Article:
For the second straight year, the challenge has been put to race director Fred Lebow and his New York City Marathon. Can the 16th running of the world's second-largest marathon Sunday top the showcase performance of world-class athletes at America's Marathon in Chicago seven days before?
Last year, Chicago handily won the battle of marathon stars when Steve Jones of Britain set the then-world record. The 1984 New York City Marathon countered with a heat-effected victory by an unknown Italian named Orlando Pizzolato and Norwegian Grete Waitz's sixth title there.
Jones was a second off the world record (2:07:12 by Carlos Lopes of Portugal) last week in Chicago and Joan Benoit Samuelson missed the women's world mark by 16 seconds. Sunday, Star Wars II resumes here with the Empire State Strikes Back.
"This is the best field we've ever had," Lebow said. "I don't think any marathon has ever been as deep as this one."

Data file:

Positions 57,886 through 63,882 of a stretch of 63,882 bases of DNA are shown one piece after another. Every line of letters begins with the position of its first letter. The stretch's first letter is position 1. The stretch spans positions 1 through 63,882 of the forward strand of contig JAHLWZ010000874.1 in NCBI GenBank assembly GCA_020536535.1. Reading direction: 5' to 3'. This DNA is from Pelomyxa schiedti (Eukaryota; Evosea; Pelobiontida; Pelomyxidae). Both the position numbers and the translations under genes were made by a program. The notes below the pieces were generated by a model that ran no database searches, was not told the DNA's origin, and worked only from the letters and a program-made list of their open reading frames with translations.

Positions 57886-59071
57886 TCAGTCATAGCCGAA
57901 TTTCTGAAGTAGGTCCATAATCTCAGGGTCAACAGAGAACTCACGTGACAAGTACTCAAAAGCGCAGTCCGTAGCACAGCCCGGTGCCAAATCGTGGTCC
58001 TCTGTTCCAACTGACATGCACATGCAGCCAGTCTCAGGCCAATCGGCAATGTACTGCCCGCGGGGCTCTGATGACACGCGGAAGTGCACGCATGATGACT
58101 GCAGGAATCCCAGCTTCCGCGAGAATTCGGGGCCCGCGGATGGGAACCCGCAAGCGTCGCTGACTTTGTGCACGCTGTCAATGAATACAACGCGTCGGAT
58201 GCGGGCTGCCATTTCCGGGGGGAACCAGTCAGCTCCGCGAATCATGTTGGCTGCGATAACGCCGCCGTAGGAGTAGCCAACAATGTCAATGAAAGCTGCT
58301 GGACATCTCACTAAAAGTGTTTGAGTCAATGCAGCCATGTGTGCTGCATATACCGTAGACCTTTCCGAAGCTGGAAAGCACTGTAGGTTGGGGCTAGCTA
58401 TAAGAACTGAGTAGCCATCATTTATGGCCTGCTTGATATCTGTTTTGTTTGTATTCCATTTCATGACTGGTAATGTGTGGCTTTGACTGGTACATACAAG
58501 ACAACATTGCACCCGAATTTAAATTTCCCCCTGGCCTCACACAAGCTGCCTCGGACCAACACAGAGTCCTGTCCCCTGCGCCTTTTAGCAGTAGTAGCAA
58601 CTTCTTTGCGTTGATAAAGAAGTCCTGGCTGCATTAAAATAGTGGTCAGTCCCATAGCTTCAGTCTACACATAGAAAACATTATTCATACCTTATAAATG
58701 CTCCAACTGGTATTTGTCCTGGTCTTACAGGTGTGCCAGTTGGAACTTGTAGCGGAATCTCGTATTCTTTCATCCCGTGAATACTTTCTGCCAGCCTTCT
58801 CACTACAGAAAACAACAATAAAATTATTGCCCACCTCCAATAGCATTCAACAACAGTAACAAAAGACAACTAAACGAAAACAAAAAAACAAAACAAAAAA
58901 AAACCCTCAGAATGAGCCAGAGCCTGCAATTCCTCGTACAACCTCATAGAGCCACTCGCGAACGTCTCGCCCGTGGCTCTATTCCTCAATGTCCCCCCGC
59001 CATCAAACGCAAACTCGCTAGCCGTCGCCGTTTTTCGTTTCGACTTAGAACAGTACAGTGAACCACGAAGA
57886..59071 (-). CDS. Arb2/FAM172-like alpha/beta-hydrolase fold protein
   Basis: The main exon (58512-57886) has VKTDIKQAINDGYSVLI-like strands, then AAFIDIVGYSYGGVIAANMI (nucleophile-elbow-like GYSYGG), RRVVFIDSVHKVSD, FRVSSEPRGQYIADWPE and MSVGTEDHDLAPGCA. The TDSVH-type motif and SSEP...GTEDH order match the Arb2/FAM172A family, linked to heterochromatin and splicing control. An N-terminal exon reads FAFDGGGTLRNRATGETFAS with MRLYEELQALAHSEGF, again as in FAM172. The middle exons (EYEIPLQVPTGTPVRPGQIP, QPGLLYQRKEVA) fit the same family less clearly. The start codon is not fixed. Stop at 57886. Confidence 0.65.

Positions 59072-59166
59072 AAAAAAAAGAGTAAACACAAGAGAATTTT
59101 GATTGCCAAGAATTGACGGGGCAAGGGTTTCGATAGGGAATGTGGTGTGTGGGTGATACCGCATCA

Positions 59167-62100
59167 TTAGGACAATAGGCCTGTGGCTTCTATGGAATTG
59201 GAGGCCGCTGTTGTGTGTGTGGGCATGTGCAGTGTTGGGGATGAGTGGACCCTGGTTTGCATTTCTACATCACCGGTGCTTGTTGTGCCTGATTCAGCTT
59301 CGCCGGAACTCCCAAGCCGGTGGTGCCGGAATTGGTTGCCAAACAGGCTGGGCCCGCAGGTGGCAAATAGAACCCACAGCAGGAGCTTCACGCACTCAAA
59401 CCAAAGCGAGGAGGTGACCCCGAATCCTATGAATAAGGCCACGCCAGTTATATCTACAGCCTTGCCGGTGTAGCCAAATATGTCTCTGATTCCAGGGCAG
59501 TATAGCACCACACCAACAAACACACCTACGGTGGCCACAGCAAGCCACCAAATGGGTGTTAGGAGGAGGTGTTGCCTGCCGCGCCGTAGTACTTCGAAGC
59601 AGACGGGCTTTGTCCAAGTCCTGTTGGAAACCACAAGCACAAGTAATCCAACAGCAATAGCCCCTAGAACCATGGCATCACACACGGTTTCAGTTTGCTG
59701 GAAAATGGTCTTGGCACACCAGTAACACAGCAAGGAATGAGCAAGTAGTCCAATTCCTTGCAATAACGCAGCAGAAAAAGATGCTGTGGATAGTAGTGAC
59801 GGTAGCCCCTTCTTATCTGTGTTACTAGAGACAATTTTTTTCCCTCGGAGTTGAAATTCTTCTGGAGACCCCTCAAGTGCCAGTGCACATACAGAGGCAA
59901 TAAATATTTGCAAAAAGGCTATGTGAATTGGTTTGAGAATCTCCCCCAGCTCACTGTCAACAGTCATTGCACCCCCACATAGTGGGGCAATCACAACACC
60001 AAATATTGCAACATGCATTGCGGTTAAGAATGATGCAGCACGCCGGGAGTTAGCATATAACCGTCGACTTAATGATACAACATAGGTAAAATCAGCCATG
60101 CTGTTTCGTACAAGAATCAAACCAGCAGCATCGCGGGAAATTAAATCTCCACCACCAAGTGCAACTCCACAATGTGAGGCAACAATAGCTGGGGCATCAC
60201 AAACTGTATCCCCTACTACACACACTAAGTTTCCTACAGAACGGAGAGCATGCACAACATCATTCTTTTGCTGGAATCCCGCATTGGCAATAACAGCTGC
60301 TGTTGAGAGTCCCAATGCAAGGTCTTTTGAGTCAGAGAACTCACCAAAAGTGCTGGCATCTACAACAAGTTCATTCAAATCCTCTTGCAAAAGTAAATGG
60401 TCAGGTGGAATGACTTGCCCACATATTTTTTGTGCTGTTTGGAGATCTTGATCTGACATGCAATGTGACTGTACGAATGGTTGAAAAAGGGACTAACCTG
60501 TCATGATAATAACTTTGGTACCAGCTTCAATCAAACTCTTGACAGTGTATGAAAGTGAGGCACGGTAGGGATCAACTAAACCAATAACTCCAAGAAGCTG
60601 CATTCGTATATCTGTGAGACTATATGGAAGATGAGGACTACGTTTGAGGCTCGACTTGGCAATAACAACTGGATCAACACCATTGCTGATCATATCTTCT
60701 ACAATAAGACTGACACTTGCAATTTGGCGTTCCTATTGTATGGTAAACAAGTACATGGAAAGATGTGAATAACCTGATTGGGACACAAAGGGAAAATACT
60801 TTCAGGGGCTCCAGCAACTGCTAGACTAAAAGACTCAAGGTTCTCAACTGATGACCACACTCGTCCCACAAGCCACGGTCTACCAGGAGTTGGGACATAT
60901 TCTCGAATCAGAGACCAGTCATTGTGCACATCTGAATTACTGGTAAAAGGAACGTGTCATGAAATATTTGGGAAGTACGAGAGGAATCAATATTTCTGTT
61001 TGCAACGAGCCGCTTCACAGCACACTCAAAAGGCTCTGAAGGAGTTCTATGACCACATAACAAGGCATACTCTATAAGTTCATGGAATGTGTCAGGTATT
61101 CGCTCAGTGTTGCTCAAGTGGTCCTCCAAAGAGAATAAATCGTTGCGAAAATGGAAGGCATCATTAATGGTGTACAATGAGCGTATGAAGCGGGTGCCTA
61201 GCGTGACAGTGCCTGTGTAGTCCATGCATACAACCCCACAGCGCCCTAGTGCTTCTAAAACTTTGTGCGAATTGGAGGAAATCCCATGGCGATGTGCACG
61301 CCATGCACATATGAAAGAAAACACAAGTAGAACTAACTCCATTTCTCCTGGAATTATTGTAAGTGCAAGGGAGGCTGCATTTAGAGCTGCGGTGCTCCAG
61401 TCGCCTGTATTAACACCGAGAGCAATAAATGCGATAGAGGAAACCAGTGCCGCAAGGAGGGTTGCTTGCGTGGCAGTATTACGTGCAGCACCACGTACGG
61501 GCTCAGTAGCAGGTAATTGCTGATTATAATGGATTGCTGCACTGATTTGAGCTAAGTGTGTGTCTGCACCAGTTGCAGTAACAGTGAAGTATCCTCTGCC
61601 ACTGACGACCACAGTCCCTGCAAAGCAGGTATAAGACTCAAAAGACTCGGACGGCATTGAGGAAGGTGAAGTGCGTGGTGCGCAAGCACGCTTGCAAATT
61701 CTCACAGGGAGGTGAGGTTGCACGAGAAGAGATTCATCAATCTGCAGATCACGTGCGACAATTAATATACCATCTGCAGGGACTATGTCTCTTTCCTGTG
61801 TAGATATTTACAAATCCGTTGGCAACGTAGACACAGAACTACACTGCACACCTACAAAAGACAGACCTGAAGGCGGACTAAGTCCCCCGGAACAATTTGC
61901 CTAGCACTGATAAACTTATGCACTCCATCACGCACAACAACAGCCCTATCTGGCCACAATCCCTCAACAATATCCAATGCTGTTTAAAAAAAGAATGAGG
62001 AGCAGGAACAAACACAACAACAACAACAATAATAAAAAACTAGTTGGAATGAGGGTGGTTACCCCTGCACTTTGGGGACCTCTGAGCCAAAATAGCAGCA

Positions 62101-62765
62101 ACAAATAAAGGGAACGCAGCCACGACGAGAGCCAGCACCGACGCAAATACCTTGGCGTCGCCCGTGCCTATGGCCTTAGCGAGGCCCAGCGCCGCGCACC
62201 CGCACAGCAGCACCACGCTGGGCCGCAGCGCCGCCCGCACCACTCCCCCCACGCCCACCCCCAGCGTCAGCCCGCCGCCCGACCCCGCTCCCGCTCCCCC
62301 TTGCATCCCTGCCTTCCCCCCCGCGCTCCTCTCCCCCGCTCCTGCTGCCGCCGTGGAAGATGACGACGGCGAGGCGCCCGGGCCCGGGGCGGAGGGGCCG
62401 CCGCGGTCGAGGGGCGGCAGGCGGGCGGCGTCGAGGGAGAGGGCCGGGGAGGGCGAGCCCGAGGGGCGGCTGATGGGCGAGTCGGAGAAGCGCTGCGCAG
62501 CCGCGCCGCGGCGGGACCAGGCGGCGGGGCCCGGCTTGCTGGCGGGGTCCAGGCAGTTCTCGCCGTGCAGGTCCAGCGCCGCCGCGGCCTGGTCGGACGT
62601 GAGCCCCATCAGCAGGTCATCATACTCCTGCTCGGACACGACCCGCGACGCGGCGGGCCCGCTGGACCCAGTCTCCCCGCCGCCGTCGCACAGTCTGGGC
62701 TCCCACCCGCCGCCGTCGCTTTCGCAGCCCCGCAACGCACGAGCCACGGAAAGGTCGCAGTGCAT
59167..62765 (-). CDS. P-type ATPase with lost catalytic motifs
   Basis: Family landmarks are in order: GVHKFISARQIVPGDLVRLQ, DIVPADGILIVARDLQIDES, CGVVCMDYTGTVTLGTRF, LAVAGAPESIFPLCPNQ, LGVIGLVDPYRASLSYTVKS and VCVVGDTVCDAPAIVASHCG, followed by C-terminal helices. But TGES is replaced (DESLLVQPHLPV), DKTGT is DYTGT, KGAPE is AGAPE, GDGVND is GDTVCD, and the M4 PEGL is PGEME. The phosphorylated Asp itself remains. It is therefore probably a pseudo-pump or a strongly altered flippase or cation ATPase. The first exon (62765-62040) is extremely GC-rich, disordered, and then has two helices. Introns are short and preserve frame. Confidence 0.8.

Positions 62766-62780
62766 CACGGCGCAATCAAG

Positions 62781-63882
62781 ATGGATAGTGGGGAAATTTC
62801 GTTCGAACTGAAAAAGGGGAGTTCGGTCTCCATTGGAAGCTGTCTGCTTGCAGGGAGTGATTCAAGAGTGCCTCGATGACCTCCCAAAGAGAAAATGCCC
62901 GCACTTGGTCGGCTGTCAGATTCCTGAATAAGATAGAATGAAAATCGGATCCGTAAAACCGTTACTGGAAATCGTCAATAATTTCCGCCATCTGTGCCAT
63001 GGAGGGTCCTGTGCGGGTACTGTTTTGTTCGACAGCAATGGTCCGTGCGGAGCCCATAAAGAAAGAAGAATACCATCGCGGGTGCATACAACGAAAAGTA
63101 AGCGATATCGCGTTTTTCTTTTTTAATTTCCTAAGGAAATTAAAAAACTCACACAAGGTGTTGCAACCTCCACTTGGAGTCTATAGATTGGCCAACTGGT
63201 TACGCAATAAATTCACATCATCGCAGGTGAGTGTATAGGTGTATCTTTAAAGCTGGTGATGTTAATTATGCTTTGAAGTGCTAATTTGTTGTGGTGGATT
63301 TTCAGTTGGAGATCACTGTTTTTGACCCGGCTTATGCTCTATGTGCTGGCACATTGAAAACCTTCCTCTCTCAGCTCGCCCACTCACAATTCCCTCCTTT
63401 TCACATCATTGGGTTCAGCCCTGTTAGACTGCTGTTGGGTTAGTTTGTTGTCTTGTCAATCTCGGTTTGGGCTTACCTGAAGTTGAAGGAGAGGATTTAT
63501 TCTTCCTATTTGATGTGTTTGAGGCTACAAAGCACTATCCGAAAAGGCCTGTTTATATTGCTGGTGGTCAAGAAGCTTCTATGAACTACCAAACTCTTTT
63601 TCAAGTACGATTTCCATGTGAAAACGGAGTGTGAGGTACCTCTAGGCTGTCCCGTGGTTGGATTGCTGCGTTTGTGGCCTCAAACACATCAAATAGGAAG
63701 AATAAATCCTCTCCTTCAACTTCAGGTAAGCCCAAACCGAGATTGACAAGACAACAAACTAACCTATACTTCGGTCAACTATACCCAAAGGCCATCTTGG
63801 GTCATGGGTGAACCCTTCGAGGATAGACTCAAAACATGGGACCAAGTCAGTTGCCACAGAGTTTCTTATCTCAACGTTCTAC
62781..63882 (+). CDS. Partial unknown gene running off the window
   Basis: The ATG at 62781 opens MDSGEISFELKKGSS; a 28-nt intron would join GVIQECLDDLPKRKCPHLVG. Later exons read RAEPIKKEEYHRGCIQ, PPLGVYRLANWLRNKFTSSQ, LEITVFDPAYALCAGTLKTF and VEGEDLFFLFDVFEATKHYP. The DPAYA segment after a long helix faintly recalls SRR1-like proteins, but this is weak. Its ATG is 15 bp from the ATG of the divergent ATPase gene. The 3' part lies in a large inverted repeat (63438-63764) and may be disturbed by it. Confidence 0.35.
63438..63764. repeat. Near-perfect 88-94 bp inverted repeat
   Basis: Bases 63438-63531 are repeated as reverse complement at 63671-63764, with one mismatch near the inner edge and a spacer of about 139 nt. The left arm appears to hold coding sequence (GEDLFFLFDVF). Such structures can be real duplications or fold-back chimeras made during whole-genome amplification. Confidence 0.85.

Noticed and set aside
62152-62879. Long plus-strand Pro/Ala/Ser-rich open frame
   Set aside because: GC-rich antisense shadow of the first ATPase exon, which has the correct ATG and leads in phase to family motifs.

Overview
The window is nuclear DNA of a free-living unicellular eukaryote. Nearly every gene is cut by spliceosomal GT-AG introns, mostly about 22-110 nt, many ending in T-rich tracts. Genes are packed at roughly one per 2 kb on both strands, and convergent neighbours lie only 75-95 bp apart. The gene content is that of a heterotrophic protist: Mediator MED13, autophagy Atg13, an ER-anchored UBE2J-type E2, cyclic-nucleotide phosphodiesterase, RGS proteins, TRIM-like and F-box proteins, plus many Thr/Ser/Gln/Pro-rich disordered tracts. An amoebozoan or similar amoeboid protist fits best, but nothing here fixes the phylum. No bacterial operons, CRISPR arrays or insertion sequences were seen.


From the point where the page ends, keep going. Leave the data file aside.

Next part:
Lebow's race has a talented field and a record 19,230 entrants from 74 countries, making it the largest such race in the world after the London Marathon, which attracted 21,000 runners this year.
The New York race, which will begin at 10:45 a.m. on the Staten Island side of the Verrazano Narrows Bridge, will be telecast live for three hours by ABC (WJLA-TV-7), with the broadcast starting at 10:30.
Sunday, millions of spectators who line the 26-mile 385-yard course that winds through all five boroughs will be treated to stars of the present and several familiar faces from the past.
Ahmed Saleh, from the small east African nation of Djibouti, will be making his first visit to New York and is favored in the men's division. Saleh won the 1985 World Cup marathon in Hiroshima in 2:08:09, the third-fastest time ever.
Other men seeking a share of the $273,800 of prize money include defending champion Pizzolato; Geoff Smith of Britain, a two-time Boston Marathon champion and runner-up in New York in 1983; Frank Shorter, the 1972 Olympic gold medalist and 1976 silver medalist, and Bill Rodgers, a four-time winner in New York and Boston.
In addition to Waitz, the women's field will have six runners who have broken 2:30 -- Julie Brown of the United States, Lisa Martin of Australia, Lorraine Moller of New Zealand, Laura Fogli of Italy, Jacqueline Gareau of Canada and Priscilla Welsh of Great Britain.